A THREE-day music festival which was due to raise cash for the NHS has been called off due to insufficient ticket sales, with organisers blaming the state of the economy.

The inaugural Kirkcaldy Breakout Festival was due to take place from May 27 to 29 on the town's Esplanade with stellar acts including Big Country, Wet Wet Wet, and Midge Ure lined up to perform.

But organisers have blamed the "current economic climate" for poor ticket sales which has led to them being unable to hold it.

Other artists booked to perform included Callum Beattie, the Red Hot Chilli Pipers, Hue and Cry, and Sandi Thom.

The main stage was due to be named after local singer Paige Dougall who died aged 17 in January after battling Ewing's Sarcoma, a disease that attacks the bones. 

Kirkcaldy MP Neale Hanvey said the cancellation was a sign of just how much the cost-of-living crisis is beginning to bite.

He said: “I am deeply disappointed that Breakout has had to be cancelled. I know first-hand how hard Ian Arnott and his team have worked to pull this event off and it’s such a shame the local bands selected to play on the main stage will now not realise that ambition.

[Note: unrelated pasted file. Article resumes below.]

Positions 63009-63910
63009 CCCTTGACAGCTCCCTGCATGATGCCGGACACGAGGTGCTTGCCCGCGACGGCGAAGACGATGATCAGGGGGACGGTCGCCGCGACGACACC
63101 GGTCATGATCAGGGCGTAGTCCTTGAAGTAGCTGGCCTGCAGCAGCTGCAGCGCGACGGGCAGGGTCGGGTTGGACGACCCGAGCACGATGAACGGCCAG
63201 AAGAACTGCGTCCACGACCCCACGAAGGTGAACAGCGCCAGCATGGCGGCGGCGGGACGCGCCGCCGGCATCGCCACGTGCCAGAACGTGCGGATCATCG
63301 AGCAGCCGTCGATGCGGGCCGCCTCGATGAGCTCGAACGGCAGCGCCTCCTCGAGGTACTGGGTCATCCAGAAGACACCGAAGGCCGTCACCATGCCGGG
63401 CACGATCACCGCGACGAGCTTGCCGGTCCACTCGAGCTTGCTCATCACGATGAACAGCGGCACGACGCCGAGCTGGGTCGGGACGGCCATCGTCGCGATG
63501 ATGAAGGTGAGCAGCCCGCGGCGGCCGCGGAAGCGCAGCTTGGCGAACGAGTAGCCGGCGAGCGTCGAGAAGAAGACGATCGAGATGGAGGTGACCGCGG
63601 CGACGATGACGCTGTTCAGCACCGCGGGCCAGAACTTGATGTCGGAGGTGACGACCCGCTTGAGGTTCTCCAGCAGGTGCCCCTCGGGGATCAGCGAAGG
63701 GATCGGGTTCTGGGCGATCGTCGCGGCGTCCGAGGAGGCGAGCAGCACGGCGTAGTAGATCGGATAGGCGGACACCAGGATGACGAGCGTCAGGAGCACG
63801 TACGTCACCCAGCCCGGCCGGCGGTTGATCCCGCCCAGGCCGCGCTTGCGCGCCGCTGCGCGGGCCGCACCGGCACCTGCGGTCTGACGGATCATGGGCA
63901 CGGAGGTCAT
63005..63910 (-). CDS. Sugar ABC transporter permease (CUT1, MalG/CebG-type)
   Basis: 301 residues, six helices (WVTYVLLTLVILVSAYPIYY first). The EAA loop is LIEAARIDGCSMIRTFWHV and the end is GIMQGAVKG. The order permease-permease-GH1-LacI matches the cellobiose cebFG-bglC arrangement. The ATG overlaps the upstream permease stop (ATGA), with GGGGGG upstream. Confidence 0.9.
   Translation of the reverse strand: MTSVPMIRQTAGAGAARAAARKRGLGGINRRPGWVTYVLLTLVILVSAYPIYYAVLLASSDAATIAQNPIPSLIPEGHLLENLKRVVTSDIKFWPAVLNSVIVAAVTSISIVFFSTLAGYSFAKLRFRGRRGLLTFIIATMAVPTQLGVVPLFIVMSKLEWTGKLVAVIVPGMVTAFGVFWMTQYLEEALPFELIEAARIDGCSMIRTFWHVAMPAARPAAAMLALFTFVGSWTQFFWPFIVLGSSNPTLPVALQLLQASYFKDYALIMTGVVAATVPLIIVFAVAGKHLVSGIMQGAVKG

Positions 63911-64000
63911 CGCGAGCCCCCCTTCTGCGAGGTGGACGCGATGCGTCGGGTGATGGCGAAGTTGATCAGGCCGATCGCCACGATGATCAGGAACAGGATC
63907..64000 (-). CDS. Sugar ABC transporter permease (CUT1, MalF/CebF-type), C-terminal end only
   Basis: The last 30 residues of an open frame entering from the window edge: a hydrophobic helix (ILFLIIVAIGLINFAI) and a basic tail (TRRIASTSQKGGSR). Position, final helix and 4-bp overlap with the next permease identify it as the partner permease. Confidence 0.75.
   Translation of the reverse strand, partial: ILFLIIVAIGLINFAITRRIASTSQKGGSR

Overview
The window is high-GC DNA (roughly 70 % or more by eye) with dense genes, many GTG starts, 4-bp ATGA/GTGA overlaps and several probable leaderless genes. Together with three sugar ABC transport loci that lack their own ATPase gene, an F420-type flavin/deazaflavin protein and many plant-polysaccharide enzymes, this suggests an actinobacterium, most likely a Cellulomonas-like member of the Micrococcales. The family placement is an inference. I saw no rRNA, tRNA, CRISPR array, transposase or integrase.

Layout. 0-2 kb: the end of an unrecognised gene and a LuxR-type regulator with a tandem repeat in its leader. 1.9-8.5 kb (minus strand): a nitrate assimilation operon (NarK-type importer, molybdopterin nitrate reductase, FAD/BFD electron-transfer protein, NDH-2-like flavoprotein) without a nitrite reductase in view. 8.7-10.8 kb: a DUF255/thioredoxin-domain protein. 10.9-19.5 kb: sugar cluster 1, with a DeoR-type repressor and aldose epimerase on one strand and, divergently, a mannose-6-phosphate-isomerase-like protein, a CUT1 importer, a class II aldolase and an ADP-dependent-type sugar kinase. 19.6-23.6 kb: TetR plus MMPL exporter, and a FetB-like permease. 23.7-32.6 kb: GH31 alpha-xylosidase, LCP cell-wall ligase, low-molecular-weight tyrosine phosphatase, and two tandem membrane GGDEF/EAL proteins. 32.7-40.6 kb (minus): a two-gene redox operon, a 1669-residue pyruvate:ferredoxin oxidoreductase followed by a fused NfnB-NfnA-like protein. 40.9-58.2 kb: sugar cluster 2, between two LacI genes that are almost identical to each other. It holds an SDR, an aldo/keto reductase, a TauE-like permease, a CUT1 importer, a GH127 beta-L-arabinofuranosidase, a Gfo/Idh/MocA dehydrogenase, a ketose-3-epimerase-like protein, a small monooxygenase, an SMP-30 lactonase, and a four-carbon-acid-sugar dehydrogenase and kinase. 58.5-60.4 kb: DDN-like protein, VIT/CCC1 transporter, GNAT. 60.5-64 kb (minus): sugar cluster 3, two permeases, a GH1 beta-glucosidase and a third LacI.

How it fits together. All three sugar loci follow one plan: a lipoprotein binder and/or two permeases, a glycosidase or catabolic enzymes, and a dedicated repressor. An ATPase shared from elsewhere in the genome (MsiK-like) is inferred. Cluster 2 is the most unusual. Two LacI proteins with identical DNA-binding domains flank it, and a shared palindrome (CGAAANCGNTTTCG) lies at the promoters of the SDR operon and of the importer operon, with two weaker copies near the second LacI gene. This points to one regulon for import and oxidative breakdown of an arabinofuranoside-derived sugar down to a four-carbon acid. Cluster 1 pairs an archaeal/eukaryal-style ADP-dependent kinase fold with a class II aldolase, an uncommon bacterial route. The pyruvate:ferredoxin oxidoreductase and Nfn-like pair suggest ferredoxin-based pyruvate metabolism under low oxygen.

“The impact of the cost-of-living crisis is really beginning to bite and folk just don’t have any spare cash. What is most frustrating is that the current economic circumstances were a completely predictable consequence of Tory economic policy.  The chancellor has the means and the opportunity to stop this crisis in its tracks, but he chooses not to do so.

“This is as clear an illustration you can get that poverty is a deliberate political choice and why Scotland must unshackle itself from Westminster rule completely as a matter of great urgency."

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In a statement posted on social media, organisers said the decision to cancel had been taken with "enormous regret".

It continued: "It is with enormous regret that we have to announce the cancellation of Breakout.

"The current economic climate has contributed to a level of ticket sales that make live events unviable.

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"We would like to offer all our thanks to all the bands, partner agencies and suppliers who have continued to give us their full support right to the last minute."

The festival was originally due to take place last October but organisers decided to delay it due to a spike in Covid cases caused by the Omicron variant.

As well as the main stage, the plans featured a fairground and an acoustic tent which would become a dance tent at night.